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Silver Cross

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About The Author

B. Kent AndersonB. Kent Anderson

B. Kent Anderson is an award-winning journalist and broadcaster. He lives with his three sons in Oklahoma City.  

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Present Day
The sign on the office door still read WHERE CASES GO TO DIE. It was a white piece of paper with the letters in black marker, held in place by tape. A new nameplate was above the sign: MEG TOLMAN, DEPUTY DIRECTOR, RESEARCH AND INVESTIGATIONS OFFICE. The office was at the end of a short hallway on the fourth floor of an unassuming office suite in an equally unassuming office building in downtown Washington. The woman behind the office’s desk wasn’t thinking about research or investigations. She was wondering if she could get away with doing a lecture about piano music of the Romantic period and not mention Franz Liszt.
In the months since Meg Tolman had been named to run the day-to-day operations of RIO, she had learned that much of her job involved submitting reports to the offices of the attorney general and the secretaries of both Treasury and Homeland Security, the three departments that coadministered the agency. But she’d also learned why there had never been a person with the title of “director,” why a “deputy director” was in charge. The titular director of RIO was the president of the United States. Twice a month Tolman had a personal meeting with the president’s chief of staff. On two occasions she’d met with President Mendoza himself. In such an environment, it was easy to get distracted from her other world—that of part-time concert pianist.
Still, Tolman had farmed out as much of the administrative function of her job as possible to others in the office, so that she could still do actual work. RIO took cases that were referred from other law enforcement agencies—often strange and unsolvable crimes—and reviewed them to determine whether it was appropriate for federal resources to be committed. In most instances the cases were returned to the referring department. Occasionally they weren’t. It was a strange and surreal existence, and Tolman needed her music to balance her life.
She doodled in a notebook, thinking about the lecture she was supposed to give in the afternoon at Northern Virginia Community College. She would talk about Schumann and Brahms and Chopin and even the “twentieth-century Romantics” like her beloved Rachmaninov, but Liszt …
“Liszt was a fucking show-off,” she muttered.
She doodled a few music notes, a box, a cat, then put the notebook aside and turned to her computer to finish writing another report. She was plodding through an analysis of alleged federal civil rights abuses in a case from Ohio that had arisen from state police response to one of the recent waves of protests and general unrest sweeping the country. Protests on the left, protests on the right, she thought. No one’s satisfied and the cops are overmatched. What a mess—thinking about Liszt was easier. She looked up from the computer when her cell phone rang.
“Hello, is this Meg Tolman?” said a male voice she didn’t recognize.
“The one and only,” she said, still looking at the Ohio case but thinking about what a prima donna Liszt had been.
“Ms. Tolman, this is Carl Troutman at New Hanover Regional Medical Center in Wilmington, North Carolina. You are listed as the emergency contact for Dana Cable. There’s been an accident.”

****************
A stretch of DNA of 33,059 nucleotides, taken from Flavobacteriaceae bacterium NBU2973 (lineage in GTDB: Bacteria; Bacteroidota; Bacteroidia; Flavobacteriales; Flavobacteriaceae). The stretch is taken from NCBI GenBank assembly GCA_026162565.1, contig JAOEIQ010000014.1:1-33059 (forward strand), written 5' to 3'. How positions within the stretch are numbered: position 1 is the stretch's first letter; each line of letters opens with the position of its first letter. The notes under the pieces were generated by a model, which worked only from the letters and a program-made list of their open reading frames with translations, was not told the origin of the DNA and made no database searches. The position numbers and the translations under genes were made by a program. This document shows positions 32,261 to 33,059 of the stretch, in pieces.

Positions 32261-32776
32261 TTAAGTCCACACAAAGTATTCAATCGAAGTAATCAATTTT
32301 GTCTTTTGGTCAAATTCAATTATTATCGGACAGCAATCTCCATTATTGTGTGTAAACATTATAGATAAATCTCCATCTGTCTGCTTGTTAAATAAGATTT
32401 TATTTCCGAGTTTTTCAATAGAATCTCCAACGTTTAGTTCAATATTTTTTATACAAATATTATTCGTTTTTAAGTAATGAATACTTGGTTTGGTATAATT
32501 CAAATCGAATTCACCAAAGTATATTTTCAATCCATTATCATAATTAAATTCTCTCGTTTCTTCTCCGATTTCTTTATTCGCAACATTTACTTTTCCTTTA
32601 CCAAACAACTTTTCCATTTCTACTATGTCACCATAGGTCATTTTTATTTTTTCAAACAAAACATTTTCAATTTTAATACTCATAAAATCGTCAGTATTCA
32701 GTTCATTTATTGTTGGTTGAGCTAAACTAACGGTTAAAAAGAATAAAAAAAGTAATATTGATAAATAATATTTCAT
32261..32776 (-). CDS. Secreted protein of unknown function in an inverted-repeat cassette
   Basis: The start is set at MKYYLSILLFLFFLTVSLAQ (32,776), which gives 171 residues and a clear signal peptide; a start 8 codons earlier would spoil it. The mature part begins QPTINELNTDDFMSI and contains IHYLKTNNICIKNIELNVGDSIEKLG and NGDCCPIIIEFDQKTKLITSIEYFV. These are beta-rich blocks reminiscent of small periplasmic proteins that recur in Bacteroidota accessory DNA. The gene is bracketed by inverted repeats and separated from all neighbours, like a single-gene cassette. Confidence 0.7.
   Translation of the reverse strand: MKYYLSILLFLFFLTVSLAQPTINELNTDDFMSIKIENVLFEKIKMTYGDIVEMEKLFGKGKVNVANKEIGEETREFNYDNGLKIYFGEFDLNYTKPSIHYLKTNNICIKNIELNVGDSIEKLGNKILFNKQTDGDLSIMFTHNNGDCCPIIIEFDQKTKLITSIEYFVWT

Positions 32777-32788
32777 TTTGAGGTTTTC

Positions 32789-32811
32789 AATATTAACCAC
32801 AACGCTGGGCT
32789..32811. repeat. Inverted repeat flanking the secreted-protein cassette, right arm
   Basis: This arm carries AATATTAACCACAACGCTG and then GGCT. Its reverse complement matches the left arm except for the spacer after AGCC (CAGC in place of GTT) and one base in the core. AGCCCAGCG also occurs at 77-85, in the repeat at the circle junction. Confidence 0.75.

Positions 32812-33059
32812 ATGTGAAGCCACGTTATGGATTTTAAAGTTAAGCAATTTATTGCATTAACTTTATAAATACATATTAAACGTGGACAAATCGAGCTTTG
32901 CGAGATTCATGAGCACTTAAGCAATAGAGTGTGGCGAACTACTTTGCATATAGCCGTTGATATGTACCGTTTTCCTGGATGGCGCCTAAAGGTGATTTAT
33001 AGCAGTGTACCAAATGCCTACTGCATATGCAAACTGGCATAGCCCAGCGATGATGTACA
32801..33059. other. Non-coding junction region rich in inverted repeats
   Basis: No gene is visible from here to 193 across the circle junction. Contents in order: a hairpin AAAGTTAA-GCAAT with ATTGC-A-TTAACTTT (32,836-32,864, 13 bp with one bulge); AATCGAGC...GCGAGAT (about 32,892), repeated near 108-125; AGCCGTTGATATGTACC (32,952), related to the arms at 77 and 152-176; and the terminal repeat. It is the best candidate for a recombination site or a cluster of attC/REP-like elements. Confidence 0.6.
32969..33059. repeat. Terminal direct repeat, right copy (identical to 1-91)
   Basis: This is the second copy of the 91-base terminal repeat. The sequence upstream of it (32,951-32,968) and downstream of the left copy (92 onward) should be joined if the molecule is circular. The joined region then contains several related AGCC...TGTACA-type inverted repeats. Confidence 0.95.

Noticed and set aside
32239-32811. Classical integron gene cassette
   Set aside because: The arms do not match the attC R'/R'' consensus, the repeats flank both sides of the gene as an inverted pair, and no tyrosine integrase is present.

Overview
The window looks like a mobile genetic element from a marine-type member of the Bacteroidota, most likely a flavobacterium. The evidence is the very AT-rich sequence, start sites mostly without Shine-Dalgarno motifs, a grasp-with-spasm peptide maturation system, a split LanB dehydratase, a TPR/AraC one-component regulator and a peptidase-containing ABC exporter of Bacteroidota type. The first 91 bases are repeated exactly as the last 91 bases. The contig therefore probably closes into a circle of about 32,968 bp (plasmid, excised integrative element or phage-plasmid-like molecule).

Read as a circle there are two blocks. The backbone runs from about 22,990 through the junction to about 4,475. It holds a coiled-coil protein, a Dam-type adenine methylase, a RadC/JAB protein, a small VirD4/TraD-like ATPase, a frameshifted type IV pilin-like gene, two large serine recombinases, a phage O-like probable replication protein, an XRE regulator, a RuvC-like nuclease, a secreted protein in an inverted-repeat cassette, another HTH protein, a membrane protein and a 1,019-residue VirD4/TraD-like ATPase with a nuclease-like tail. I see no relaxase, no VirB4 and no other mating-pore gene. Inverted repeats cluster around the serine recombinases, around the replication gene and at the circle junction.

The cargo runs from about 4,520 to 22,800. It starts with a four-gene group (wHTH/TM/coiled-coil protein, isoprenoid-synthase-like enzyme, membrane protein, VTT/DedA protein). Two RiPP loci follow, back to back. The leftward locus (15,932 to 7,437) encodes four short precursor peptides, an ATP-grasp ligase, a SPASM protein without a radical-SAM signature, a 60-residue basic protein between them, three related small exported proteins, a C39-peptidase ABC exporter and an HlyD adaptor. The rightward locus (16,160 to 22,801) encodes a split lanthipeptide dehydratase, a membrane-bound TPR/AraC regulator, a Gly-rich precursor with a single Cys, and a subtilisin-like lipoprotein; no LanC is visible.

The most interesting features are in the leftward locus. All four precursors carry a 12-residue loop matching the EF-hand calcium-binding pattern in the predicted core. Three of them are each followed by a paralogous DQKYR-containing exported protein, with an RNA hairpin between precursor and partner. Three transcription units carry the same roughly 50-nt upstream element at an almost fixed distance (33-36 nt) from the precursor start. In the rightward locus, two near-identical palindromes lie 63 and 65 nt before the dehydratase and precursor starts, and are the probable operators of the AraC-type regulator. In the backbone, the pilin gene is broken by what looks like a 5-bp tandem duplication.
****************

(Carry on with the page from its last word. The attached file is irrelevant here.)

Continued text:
Tolman looked away from the computer. “What? Did you say Dana Cable?”
“Yes. Her insurance company lists you as her emergency contact.”
“You mean Dana Cable the cellist?”
The man hesitated. “I don’t know if she’s a cellist, but her address is in Philadelphia, Pennsylvania, and her insurance company—”
“I haven’t seen Dana in a long time, probably six or seven years. There must be someone else.…”
“You are Meg Tolman and you work in Washington, D.C.?”
“Yes, of course, but—”
“Then there’s no mistake.”
“Where did you say you are? North Carolina?”
“Yes. Wilmington.”
“What’s Dana doing there? What kind of accident?”
“I don’t know the answer to the first question. As to the second, from what we can tell she was out walking on the seawall below Kure Beach that separates the Cape Fear River from the Atlantic. It seems she had been drinking, and it was high tide. A wave knocked her over. She hit her head.”
“That’s not right.”
“Ms. Tolman—”
“No, no, you don’t understand. That can’t be right.”
“Ms. Tolman, your friend has been in a serious accident. She’s been in and out of consciousness and is in ICU. The nurses told me that she’s said your name several times. Will you be able to come?”
“She’s asking for you, Ms. Tolman. You should come soon.”
“What do you mean?”
“I don’t mean to be indelicate, but if you want to see your friend while she’s still alive, you should be on your way here as soon as possible.”
Tolman gripped the phone. Dana Cable. She had a vision of the two of them playing Beethoven’s Cello Sonata no. 2. It was Dana’s senior recital at the Curtis Institute, and she’d asked Tolman to accompany her. She remembered the way Dana’s long brown hair had fallen around her face as she bowed, lost in the music. Afterward they’d gone to a bar down the street, and while Tolman drank rum and Coke as Dana drank straight Coke, both of them confessed they never wanted to hear Beethoven’s Cello Sonata no. 2 again. Tolman remembered Dana mumbling about wishing they could see her “back home” now. She’d come from some little town in the Ozark Mountains, and she was fairly certain she’d owned the only cello in the entire county. Tolman blinked away the memory.
“I’m on my way,” she said.

Copyright © 2012 by B. Kent Anderson

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